The complex title of this book is an immediate signal that the book is only a portion of a theological opus magnum already underway. First, a few words on the book's wider context. Volume One of van Beeck's project appeared in 1989 under the title of Understanding the Christian Faith. Volume Two, The Revelation of the Glory, is appearing in book-length portions. The current fourth portion had itself to be subdivided into Part 4/A, The Genealogy of Depravity: Morality and Immorality, which appeared in late 1999; now its completion appears in the form of Part 4/B. A straightforward Christology, to be called "The Glory of God in the Face of Christ," is envisioned as the fifth portion bringing Volume Two to an end. A third volume, treating sacramental theology, is foreseen as completing Van Beeck's project in systematic theology.
The subtitle of both installments of Part 4, Genealogy of Depravity, harkens to van Beeck's wish to reclaim the genuine Christian humanism of "the Great Tradition," which is the author's way of identifying an older and more integral Catholic intellectual tradition predating rationalistic scholasticism, a rich tradition more rightly associated with Patristic thought, the theological syntheses of the High Middle Ages, and with balanced Catholic mysticism (such as Tauler and van Ruusbroec, but not the modalism of Eckhart).
But why the motif of "depravity" to both installments of Part 4? Van Beeck is here recognizing the pessimistic influences of Calvin and Nietzsche in defining the misery of the human condition in later Western thought. Calvin described an inexorable servitude to sin chaining down all human beings, and an individual had only to entrust in an obviously joyless manner his or her salvation to God's inscrutable but already decided "double predestination." Nietzsche described human misery for an opposite reason: Morality was fabricated out of cowardice and a failure of nerve to "will to be," to be self-defining and self-actualizing as one would say today. Nietzsche would have one throw off moralizing shackles. Against Calvin van Beeck wishes the Christian realities of genuine joy and well-grounded hope, all the time taking sin as seriously as Calvin did; against Nietzsche he wishes the efficacy of genuinely free choices in shaping our human lives but without the fault of Pelagianism, or stated conversely, with a healthy doctrine of grace infusing free human choices.
Living the Christian life, with all of its ups and downs, within a genuine Christian humanism is the via media van Beeck proposes that avoids the extreme solutions of Calvin and Nietzsche. There is an interesting affinity to Thomas Aquinas in Part 4 of van Beeck's systematic theology. He begins IV/B by noting that Aquinas's five arguments for God's existence are based on humanity's relatedness to God. The first three relations are cosmological, involving realities of change, causality, and finite dependency; the fourth is anthropological, involving graduated resemblance, and the fifth is most properly theological, involving the natural tendency of every being to becoming present to God as one's fulfillment. Sinfulness disrupts our cosmological relationship to God, and by this notion van Beeck is viewing the fragile and negative influences of our "cosmic" or worldly milieu (this material world, other human beings, our own selves). Such sinfulness is to be overcome by "dint of mastery and control" (p.4). IV/A treated this aspect of the Christian life in terms of the moral virtues of prudence, justice, fortitude, and temperance.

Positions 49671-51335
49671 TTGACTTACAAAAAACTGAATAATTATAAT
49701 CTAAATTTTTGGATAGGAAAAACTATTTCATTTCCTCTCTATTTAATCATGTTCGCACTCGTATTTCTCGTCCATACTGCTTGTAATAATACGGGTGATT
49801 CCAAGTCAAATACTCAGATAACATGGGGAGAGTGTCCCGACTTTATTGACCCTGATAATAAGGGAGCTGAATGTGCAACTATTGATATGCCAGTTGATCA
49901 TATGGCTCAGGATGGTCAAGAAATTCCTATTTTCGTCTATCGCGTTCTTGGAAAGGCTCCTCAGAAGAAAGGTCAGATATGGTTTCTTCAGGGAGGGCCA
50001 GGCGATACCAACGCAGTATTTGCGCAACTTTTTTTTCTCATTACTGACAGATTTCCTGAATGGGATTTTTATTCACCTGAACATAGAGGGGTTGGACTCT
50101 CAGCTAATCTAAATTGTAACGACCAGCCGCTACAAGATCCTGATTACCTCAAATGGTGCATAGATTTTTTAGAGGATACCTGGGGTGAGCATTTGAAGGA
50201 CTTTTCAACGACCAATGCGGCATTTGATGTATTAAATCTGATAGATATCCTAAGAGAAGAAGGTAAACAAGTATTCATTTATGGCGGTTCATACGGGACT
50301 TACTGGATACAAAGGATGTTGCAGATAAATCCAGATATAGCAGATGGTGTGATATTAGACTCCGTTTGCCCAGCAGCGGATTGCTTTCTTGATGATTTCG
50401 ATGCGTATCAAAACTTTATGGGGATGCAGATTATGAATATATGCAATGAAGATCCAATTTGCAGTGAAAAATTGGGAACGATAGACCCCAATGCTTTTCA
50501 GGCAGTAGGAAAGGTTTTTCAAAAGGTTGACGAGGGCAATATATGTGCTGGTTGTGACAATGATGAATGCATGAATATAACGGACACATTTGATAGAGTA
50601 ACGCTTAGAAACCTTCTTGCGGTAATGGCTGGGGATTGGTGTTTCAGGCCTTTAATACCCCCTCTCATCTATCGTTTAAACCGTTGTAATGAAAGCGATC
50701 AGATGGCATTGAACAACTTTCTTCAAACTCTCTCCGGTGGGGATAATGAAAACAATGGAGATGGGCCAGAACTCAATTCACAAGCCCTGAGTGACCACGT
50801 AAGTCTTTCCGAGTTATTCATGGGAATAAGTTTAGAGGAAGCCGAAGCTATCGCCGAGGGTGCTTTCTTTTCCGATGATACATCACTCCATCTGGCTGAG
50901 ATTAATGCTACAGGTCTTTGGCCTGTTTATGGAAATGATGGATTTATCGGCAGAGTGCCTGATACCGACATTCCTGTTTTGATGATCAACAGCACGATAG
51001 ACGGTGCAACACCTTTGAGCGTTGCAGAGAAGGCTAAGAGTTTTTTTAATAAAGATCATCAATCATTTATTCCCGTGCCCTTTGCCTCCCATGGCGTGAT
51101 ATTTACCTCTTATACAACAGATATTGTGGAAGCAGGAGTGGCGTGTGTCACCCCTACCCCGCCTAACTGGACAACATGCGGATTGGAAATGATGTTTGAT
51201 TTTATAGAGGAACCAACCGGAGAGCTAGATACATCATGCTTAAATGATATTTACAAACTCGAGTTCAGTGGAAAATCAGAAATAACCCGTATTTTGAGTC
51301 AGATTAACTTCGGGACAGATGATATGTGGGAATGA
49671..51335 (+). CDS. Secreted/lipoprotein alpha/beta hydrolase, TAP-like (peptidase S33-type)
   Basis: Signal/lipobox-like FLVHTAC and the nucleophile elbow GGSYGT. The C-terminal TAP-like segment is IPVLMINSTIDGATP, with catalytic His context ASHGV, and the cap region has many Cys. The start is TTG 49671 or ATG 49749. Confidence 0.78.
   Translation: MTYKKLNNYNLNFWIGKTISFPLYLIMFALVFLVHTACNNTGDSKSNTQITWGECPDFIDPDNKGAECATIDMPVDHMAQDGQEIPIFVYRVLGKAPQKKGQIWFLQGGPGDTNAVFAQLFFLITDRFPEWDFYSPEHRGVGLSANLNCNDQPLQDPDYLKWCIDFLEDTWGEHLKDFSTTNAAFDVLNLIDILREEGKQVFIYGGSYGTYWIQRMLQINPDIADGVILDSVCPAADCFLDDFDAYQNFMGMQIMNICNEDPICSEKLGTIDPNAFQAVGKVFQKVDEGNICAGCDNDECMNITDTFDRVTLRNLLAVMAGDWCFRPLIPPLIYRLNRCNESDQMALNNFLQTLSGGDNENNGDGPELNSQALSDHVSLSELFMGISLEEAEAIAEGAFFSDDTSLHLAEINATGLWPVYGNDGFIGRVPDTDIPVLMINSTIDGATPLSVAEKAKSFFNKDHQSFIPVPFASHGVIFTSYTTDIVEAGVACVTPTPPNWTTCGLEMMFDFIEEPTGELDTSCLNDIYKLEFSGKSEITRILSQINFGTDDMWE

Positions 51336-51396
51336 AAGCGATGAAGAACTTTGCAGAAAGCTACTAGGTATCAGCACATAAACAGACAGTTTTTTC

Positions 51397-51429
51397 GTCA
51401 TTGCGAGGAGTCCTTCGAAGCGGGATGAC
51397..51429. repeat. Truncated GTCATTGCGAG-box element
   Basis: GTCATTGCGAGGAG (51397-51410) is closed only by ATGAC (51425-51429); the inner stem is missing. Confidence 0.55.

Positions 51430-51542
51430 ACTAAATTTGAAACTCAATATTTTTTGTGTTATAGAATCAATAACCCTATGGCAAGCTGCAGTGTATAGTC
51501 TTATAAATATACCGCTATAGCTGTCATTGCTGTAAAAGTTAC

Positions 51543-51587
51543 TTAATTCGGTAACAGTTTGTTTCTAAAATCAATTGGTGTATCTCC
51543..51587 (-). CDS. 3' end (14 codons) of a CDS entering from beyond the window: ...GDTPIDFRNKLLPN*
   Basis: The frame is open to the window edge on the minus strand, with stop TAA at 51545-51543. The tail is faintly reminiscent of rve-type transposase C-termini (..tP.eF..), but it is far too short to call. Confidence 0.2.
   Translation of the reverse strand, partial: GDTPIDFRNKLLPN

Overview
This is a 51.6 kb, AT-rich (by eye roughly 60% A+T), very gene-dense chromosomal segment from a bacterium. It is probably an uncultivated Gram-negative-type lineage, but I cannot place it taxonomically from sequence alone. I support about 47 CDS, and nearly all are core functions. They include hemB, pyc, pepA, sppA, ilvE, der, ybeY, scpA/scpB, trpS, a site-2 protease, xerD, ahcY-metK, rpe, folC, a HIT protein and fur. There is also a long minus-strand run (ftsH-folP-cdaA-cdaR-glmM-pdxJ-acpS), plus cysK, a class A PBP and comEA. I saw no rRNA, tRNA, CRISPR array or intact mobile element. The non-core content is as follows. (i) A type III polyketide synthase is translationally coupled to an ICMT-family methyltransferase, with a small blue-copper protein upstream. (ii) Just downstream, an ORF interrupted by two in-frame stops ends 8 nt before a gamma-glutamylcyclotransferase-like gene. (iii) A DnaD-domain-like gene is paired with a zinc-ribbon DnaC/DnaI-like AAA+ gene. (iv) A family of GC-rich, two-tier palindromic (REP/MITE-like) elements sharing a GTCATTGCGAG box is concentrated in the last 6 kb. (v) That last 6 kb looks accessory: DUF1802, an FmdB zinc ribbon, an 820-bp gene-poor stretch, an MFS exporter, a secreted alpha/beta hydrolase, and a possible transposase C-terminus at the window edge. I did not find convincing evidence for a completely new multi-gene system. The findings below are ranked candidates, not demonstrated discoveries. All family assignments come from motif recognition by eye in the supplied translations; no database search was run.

There is a second level of sin, qualitatively graver than the cosmic, where degeneracy occurs at the level of "intelligence and freedom," wherein resemblance to God and one's finality in God (echoing Aquinas's fourth and fifth ways) are undone by sin. Here the antidotes are divine gifts: faith, hope, and love. Such are the foci of IV/B. Van Beeck's preface quotes an English Carmelite whose words to his mind capture the "entire content" of the book: "The opposite of sin is not virtue but faith." Van Beeck adds hoping and loving as equally the opposites of sin. What Aquinas called the theological virtues as his mainstay of the middle portion of his Summa, van Beeck is here calling the "theonomous" life as the mainstay of the middle portion of his God Encountered.
The dual themes of van Beeck's vision of the moral life (viz., all persons never lose their "native attunement to God" and we live in a global situation "intrinsically marked by sin") come to a head in his concluding chapter on Original Sin. He faults Augustine's Adam-centered reading of eph ho pantes hemarton (Rom 5:12) in terms of in whom [in quo] all humans have sinned. He faults Erasmus's translation of "inasmuch as [quatenus] all humans have sinned." He opts for J. A. Fitzmyer's "consecutive meaning," i.e., "with the result that all have sinned." Something awry is truly inherited but our own actual sins effectively contribute to the human predicament that nonetheless never loses its native attunement to God. However, Rom 5:12 is centered on Jesus more than the original Adam.
Two concluding observations: (1) Tucked away in a small footnote (p. 355) is the following self-evaluation about van Beeck's opus as a whole: "The idea of God Encountered is precisely that we discern the mystery of both God and humanity in the mysterious originality contained in any interpersonal encounter worthy of the name." (2) Apropos college teaching, which many of us do, undergraduates would find this text difficult to follow. But for practitioners of religious studies it is a thoughtful read.